Catharanthus roseus – Madagascar Periwinkle

Found in Propagation Glasshouse at Chelsea Physic Garden

Madagascar Periwinkle is indigenous to Madagascar, but is cultivated and naturalised throughout the tropics and parts of the subtropics.

We can only grow this at Chelsea Physic Garden as we are able to take cuttings of the tender plant and grow them on over winter in our Propagation House, before planting them outside after the night temperatures have risen.

In traditional medicine, Madagascar Periwinkle has been used to treat a variety of ailments in Madagascar as well as in other parts of the world where the plant has naturalised.

While researching the anti-diabetic properties of the plant in the 1950s, scientists discovered the presence of several highly-toxic alkaloids in its tissues. These alkaloids are now used in the treatment of a number of different types of cancer, with one derived compound, called vincristine, credited with raising the survival rate in childhood leukaemia from less than 10% in 1960 to over 90% today.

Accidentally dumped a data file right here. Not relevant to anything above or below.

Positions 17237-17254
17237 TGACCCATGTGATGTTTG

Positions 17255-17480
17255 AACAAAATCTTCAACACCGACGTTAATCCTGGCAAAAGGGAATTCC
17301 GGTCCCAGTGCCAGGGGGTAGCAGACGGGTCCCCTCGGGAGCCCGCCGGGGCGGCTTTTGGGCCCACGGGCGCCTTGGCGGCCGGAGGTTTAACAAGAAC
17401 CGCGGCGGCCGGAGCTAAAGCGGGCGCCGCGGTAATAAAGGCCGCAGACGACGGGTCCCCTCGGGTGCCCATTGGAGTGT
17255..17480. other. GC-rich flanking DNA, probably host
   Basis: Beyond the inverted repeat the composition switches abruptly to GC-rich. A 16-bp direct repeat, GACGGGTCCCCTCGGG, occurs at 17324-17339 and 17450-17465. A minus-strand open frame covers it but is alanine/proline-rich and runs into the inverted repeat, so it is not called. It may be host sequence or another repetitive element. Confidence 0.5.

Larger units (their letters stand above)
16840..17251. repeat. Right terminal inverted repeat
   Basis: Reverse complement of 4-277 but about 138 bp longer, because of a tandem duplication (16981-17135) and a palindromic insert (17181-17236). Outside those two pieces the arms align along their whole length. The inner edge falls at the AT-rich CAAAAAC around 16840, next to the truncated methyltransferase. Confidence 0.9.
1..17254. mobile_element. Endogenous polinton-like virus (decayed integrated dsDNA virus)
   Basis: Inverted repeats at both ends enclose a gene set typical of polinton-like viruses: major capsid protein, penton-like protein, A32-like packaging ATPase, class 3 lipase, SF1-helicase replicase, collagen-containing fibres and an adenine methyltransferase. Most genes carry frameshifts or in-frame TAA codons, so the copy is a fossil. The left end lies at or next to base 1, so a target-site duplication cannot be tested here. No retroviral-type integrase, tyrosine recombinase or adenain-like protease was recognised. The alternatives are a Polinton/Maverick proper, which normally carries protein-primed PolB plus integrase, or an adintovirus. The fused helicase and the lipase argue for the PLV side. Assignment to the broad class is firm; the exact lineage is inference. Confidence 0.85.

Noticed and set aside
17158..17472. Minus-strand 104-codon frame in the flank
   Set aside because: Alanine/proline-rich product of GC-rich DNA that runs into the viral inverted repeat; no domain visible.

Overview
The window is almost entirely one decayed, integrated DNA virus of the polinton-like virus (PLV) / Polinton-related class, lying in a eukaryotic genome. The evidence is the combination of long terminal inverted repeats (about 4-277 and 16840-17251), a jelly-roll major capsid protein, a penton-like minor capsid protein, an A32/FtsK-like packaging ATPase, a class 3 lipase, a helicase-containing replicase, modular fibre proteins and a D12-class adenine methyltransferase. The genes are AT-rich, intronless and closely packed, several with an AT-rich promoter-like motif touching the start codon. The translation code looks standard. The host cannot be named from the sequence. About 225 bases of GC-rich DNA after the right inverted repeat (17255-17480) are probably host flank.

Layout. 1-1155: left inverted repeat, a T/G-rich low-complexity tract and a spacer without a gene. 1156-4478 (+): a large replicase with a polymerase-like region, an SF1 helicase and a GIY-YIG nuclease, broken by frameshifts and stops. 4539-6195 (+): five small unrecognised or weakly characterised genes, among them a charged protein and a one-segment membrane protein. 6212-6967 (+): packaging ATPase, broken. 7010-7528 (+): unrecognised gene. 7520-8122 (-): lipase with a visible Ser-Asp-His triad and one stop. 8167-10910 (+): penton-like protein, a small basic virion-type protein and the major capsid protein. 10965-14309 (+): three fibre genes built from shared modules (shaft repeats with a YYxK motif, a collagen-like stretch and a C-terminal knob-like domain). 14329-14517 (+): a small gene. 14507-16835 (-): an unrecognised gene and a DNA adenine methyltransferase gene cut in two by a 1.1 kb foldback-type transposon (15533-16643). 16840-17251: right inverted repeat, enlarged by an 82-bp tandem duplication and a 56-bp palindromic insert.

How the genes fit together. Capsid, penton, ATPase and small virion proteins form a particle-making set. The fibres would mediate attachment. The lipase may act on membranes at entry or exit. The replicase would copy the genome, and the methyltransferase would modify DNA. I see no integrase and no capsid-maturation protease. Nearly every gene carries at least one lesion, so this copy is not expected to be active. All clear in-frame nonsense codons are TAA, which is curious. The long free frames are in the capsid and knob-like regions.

These alkaloids work by disrupting cell division or 'mitosis', stopping the process when newly-copied DNA is split into two identical parts to produce two identical new cells.

Powerful medicinal plants such as Madagascar Periwinkle remind us of the need to conserve and study the increasingly threatened plant habitats of the world.

In the 1960s, when these alkaloids were discovered, rich Western countries saw little need to reward the original homeland of the periwinkle, Madagascar, for the riches that had been earned from the plant.

Today, there are regulations such as The Convention on Biological Diversity that ensure the rewards from discoveries such as these are shared fairly with the country from which they came.

Find out more about our Glasshouse Restoration Project.